Wire EDM: How Much Better Is Bigger?

by | Apr 16, 2021 | Elements of EDM, Wire

Large-diameter wire for EDM has been around for decades, but just recently it has taken the market by storm. To understand how and why this is happening I will go back to my personal experiences as a WEDM operator.

In 1976, the industry-standard wire diameter was .008″; this was for three reasons:

1. The power supplies were 5-10 amps, and the rate of cutting was around 1″ square. Any larger wire would have needed more power and better flushing—technology that was unavailable in the mid-1970s.

2. The primary use of the WEDM was punch and die making, which needed sharp corners both inside and out to replace the process of fitting sections of blocks together for the small, intricate shapes that were being stamped.

3.  We did not care so much about speed because there was no other way to produce these components. We were happy just to have the ability.

In the late 1970s, the need to produce die components faster was driven by the demand for this new technology. If you had access to WEDM, and the die shop you were competing with did not, you could outbid your competition by building the dies faster due to the 24/7 operation of the machine. So now, the faster the machine could cut, the more you could produce. Next, we made bigger power supplies of 15-20 amps and utilized the increased surface of .010” diameter wire to cut faster. This change in diameter gave us speeds near double the 1″ per hour rate. Then we just had to work around the .001″-.002″ increase in our corner rads, which was an easy trade-off.

In the early 1980s, we started seeing new uses for WEDM because of the increase in speed. The first change was in the thickness of the part we could cut due to the increased amperage we could utilize from the .010″ wire. We also coined a new term: “production EDM.” One of the slowest machining methods in our industry was now becoming a process considered by a larger sector of manufacturing. The saying “if there’s any other way to make it than EDM, then that’s the way to do it” was becoming less common.

In the mid 1980s, EDM manufacturers realized they could expand the market thanks to the versatility of adding speed with the larger wire diameter. This increased metal removal rates to the point of taxing the flushing and amperage available from the machines—so the industry made the next jump to .012″ diameter wire and added more power and higher flushing pressures. Now the speeds were in the 20″-square hour range and the WEDM was becoming a go-to process for an even bigger market sector, all due to the larger wire diameters. At this point, we were pushing the envelope of many parts of the EDM machine technology: servo, abnormal discharge detection, thermal distortion, just to name a few. Then the progress in technology flat-lined in speed. Many manufactures went to .013″ and .014″ diameter wire, but the increase in speed was minimal and the cost of the wire outweighed the time saved.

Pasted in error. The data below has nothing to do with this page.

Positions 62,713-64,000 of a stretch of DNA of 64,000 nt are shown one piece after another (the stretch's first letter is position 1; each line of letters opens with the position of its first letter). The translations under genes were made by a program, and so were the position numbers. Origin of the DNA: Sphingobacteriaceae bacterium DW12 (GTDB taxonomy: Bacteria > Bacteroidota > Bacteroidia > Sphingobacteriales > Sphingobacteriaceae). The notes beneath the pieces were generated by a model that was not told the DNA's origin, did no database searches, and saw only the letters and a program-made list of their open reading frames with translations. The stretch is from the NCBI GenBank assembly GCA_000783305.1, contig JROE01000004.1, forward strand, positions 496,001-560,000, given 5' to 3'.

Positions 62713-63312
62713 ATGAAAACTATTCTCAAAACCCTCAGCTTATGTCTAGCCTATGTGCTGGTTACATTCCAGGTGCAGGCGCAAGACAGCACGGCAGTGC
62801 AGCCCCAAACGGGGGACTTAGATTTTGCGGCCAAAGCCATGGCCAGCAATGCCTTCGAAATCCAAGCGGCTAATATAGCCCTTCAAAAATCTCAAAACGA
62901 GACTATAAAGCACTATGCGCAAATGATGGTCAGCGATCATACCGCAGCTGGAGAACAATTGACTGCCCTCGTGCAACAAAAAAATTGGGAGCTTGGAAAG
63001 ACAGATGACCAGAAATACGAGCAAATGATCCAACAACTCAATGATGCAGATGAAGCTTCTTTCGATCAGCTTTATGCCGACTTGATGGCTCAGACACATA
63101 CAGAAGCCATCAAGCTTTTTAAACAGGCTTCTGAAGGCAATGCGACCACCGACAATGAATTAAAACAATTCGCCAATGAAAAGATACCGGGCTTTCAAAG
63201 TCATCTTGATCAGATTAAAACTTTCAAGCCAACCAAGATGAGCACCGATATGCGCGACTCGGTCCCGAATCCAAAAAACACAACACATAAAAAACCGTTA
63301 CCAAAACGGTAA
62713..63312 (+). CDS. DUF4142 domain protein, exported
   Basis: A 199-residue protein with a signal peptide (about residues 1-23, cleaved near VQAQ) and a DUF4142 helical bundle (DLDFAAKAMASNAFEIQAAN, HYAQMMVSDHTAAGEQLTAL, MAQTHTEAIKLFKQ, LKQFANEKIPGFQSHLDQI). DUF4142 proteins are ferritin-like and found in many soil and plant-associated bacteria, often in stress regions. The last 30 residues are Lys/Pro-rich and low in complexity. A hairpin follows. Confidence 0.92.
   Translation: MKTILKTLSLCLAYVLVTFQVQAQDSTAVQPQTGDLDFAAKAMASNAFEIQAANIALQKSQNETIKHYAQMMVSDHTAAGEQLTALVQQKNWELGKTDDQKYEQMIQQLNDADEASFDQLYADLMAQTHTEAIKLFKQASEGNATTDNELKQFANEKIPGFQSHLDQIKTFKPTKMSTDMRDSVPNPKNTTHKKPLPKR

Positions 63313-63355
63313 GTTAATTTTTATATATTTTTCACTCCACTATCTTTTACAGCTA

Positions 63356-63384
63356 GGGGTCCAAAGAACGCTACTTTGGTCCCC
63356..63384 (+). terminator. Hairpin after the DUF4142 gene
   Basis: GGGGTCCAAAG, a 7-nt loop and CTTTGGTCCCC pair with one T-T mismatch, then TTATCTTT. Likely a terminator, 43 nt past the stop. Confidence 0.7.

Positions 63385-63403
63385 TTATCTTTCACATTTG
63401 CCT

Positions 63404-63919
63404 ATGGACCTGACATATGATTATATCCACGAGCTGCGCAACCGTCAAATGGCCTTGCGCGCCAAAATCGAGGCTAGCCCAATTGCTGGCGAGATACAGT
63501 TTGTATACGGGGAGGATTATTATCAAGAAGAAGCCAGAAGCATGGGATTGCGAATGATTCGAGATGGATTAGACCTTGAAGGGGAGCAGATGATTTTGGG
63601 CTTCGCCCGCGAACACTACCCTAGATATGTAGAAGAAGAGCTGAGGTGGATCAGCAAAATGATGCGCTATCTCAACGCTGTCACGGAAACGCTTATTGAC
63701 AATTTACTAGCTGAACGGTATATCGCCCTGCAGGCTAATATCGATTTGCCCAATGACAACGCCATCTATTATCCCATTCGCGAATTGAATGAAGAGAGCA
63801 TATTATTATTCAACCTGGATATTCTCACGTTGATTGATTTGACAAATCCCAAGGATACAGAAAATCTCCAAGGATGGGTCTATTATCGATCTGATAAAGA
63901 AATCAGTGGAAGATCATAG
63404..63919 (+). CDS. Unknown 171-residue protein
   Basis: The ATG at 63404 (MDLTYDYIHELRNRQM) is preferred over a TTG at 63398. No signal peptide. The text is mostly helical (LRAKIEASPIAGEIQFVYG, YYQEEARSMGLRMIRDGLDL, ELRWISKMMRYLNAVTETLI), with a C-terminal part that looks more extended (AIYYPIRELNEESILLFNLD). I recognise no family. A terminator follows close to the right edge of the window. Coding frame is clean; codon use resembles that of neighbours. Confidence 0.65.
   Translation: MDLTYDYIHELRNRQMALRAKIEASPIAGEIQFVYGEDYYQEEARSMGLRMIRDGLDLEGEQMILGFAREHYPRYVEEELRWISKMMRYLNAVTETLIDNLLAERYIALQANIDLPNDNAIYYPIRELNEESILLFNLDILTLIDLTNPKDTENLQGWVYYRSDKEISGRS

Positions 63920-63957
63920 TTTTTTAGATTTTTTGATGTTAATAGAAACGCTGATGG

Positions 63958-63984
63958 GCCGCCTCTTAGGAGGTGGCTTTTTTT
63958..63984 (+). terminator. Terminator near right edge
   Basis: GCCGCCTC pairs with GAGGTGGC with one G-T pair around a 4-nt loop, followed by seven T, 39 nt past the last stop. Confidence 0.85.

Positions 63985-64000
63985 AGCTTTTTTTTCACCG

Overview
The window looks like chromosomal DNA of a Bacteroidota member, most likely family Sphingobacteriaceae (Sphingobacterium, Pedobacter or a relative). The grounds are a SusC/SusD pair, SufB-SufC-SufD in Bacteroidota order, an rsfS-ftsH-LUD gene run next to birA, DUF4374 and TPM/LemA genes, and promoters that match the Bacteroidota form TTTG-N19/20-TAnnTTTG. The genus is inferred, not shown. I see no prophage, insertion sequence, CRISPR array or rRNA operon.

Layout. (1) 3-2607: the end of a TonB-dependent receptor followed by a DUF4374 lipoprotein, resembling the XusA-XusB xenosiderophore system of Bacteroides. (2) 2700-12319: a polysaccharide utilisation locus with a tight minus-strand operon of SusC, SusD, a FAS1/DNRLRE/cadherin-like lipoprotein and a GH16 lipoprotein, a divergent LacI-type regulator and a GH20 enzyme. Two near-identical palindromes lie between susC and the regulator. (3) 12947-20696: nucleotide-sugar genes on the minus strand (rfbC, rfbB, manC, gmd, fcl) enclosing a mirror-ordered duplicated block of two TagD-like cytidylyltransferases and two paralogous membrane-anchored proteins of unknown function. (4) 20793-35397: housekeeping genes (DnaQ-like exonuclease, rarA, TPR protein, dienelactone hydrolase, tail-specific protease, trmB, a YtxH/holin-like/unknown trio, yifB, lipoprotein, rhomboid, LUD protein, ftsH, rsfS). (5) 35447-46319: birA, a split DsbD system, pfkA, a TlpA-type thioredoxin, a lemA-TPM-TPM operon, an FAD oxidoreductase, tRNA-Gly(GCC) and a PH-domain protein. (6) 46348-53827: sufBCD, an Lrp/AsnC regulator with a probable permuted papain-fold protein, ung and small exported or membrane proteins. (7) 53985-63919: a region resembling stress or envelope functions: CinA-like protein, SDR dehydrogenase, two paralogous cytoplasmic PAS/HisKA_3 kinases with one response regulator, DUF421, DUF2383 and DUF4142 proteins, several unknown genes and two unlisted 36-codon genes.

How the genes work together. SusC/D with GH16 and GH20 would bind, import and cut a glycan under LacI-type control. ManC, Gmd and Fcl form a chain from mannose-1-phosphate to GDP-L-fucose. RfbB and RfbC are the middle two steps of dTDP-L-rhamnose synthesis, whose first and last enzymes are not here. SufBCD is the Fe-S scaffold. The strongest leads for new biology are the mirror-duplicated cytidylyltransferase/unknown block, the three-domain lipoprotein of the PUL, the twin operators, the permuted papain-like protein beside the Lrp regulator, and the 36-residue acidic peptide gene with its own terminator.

The flat-line in speed remained until 2019 when .016″ diameter wire came to the market. Although only a few machines have the capability to use this larger-diameter wire, the speed and performance is worth looking at. An example based on book technology is outlined below:

  • 4″ thick D2 Tool Steel
  • .010″ Brass wire avg. machining speed is 14.25″ square
  • .012″ Brass wire avg. machining speed is 17.35″ square
  • .016″ Topas H.E.A.T. EXTREME by bedra wire avg. machining speed is 33.05″-square

Given this kind of increase in performance, there’s a trade-off in cost and accuracy. So, what is the cost for this speed?

  • Wire Job Test Punch: .010″ Brass wire, workpiece 4″ steel; shop rate $60.00
  • Inches of cut linear = 28.5″, cutting rate 14.25″-square per hour; total cutting time 480 minutes (8 hours)
  • Wire consumed = 4800 meters; other consumables, water, electricity, filters, $5.50 per hour


Wire used cost @ $6.50 lb.                    $26.35

Consumables used                                   $44.00

8 hours shop rate                                   $480.00

                                                 Total         $550.35

  • Wire Job Test Punch: .016″ Brass wire, workpiece 4″ steel; shop rate $60.00
  • Inches of cut linear = 28.5″, cutting rate 33″-square. per hour; total cutting time 207 minutes (3.45 hours)
  • Wire consumed = 1036 meters; other consumables, water, electricity, filters, $5.50 per hour


Wire used cost @ $12.14 lb.                    $23.12

Consumables used                                     $19.00

3.45 hours shop rate                                 $207.27

                                                 Total           $249.40

From this example, we can see bigger did not cost more, but in fact cost less in both time and money. Two parts for near the same cost and time as one.

This example was just one of the applications where we could see advantages with the larger wires. Another advantage to the larger wire would be cutting off metal-printed parts where the spark is interrupted, or parts mounted in such a way that there is a large gap between the head and workpiece. It should be noted that these applications are not the only reason but, just the ones I have studied to date. We will also see applications that will not be a good fit for this technology. But if machines have the mechanical and the spark technology to be versatile enough to cut with .003″ diameter wire to .016″ diameter wire, we will see many more opportunities to use WEDM. As the wire manufactures and the machine builders better their products through competition, we all benefit.

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